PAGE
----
Review: Anvil at The Rockpile West

Toronto’s speed metal veterans got heavy with hometown fans last Friday

By Manus Hopkins

Anvil frontman Steve “Lips” Kudlow delivers a real rock ‘n’ roll show to a crowd of diehard fans on March 8. (CanCulture/Manus Hopkins)

Anvil frontman Steve “Lips” Kudlow delivers a real rock ‘n’ roll show to a crowd of diehard fans on March 8. (CanCulture/Manus Hopkins)

It’s not so common anymore to see the living, breathing legends of days past up close and personal in venues like The Rockpile. You get the dinosaur bands who tour once or twice a decade through big-city stadiums, or the washed-up acts you might catch mid-day at some county fair with one or two original members. The band in question tonight falls into neither of these categories.

A couple hundred fans have flocked out for the first of two nights in Toronto on Anvil’s ‘Pounding the Pavement’ 2019 tour. There is even a surprisingly high number of fans who come early to see sets from four local support acts. Old-school heavy metal group Injustice, hard rock cover band Rotten Candy and heavy rock trio Down the Void each play a half hour set to an enthusiastic audience. The main support band, Caym, rips through a ferocious but unexpectedly short set, and at midnight the real event begins.

Main support act, Caym, bring their raw energy to to the Rockpile and leave with a few new fans. (CanCulture/Manus Hopkins)

Main support act, Caym, bring their raw energy to to the Rockpile and leave with a few new fans. (CanCulture/Manus Hopkins)

Immediately upon taking the stage, Anvil frontman and guitarist Steve “Lips” Kudlow jumps off and snakes his way into the crowd, where he stays for the opening song, an instrumental, “March of the Crabs.” The people who surround Kudlow are the same diehards who have supported his band for decades, and when he returns to the stage, the band wastes no time ripping into fan favourite “666.”

Kudlow shows his signature way of introducing “666” off of 1982’s  Metal on Metal.  (CanCulture/Manus Hopkins)

Kudlow shows his signature way of introducing “666” off of 1982’s Metal on Metal. (CanCulture/Manus Hopkins)

Formed back in 1978, Anvil was a huge influence on many bands that made up the emerging thrash metal scene in the early 1980s. Infamous thrashers like Slayer, Anthrax and the highest-selling metal band of all, Metallica, have all cited Anvil as an inspiration.

Unfortunately, it would be decades before the group gained the recognition they deserved.

Anvil’s career-spanning set incorporates material from their 1981 debut album Hard ‘n’ Heavy, all the way up to their most recent record, 2018’s Pounding the Pavement. With 17 albums under their belt, there’s a lot of ground for Anvil to cover. They don’t rely on the nostalgia factor, though. Newer tunes like “Bitch in the Box” and “Badass Rock ‘n’ Roll” fit nicely in the set alongside the classics.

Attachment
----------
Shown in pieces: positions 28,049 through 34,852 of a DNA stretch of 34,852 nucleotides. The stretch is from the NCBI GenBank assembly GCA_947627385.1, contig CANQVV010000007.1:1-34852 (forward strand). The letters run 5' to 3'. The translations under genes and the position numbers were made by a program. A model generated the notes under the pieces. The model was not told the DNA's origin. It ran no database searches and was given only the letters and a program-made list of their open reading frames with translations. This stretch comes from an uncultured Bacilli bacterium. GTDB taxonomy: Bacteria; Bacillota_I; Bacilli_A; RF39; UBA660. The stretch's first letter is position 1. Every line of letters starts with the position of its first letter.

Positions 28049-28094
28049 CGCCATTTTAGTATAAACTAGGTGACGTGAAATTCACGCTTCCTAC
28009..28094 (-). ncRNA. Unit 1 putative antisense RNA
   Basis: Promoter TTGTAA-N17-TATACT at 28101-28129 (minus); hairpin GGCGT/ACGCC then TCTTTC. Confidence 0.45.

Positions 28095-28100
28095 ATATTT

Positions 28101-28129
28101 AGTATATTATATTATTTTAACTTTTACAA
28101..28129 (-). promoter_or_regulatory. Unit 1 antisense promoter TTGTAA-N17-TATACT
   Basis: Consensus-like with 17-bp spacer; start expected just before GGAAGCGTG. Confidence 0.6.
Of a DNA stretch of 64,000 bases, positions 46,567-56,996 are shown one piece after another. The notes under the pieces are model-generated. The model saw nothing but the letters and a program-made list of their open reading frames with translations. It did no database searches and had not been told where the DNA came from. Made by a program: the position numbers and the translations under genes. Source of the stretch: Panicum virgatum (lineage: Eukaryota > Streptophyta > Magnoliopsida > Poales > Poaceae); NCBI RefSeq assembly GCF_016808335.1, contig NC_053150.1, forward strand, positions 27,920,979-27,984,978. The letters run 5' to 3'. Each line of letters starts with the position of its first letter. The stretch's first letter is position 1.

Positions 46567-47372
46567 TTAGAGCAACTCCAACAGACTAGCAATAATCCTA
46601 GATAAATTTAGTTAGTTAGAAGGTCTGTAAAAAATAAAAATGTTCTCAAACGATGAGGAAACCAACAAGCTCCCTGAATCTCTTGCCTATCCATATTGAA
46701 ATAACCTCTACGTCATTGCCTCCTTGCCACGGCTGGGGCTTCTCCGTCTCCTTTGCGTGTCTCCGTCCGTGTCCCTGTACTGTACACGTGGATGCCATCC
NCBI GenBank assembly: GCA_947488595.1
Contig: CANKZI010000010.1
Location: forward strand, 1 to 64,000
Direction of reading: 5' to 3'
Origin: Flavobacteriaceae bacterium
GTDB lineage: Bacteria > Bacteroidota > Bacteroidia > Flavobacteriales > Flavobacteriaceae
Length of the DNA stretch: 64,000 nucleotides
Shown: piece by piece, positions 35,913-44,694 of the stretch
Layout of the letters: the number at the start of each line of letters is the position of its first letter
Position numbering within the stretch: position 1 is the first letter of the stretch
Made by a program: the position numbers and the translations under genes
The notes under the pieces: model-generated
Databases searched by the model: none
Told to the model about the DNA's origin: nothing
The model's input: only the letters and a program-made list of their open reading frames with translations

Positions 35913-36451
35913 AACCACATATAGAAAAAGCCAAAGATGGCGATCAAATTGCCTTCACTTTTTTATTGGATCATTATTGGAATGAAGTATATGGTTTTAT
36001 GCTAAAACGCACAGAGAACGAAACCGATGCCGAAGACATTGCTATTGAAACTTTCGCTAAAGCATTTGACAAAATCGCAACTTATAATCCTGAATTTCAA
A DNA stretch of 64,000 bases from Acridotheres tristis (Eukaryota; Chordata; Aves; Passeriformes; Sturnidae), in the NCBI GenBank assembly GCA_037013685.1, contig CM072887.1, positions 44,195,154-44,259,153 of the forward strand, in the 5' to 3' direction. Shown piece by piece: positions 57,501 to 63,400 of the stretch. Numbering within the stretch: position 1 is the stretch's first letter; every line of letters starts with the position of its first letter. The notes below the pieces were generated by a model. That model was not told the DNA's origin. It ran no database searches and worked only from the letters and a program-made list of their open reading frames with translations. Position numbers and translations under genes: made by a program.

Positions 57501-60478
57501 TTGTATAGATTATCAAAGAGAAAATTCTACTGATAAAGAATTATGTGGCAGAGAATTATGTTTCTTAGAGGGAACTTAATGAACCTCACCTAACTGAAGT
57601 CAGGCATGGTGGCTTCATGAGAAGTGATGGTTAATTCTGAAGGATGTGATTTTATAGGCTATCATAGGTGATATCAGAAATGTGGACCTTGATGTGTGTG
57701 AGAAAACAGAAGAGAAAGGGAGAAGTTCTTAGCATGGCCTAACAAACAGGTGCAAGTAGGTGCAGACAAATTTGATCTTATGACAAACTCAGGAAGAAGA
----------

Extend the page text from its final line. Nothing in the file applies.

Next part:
That’s not to say songs that were written over 30 years ago like “Winged Assassins” and “Mothra” don’t still manage to sound fresh. The old records might be dated by today’s standards with the advancements in recording technology, but there’s still a magic to them that isn’t often captured in the digital age.

It’s easy to see that the members of Anvil are genuinely having fun onstage, but there are touching moments in Kudlow’s banter as well. He takes some time to recount stories of partying with late Motörhead frontman Lemmy Kilmister in the early 80s, and acknowledges the impact the incredibly moving 2008 documentary Anvil! The Story of Anvil had on the band’s career.

Before the success of the movie, Kudlow and fellow Anvil founder, drummer Robb Reiner, stuck it out as a band, but struggled to the point of having to work dead-end day jobs while they weren’t on tour. After a few words about the film, Kudlow tells the crowd he hasn’t had to deliver meals for 10 years, sparking a huge cheer through the venue.

The worst days are behind them: Anvil can now rock out onstage and go home with a paycheck. (CanCulture/Manus Hopkins)

The worst days are behind them: Anvil can now rock out onstage and go home with a paycheck. (CanCulture/Manus Hopkins)

Anvil has been called the real-life version of the fictional band from the 1984 mockumentary This is Spinal Tap, and it shows in their performance. A bass solo, a guitar solo (for which Kudlow swaps out his pick for a vibrator) and a bombastic drum solo all find their way into the 90-minute show. The main set closes with Canadian heavy metal anthem Metal on Metal, and if there are any doubts that Anvil has still got their fire, this song alone is enough to dispel them. This is a veteran band that hasn’t lost a bit of its edge over its 40-year career. Not bad for a group of guys in their 60s.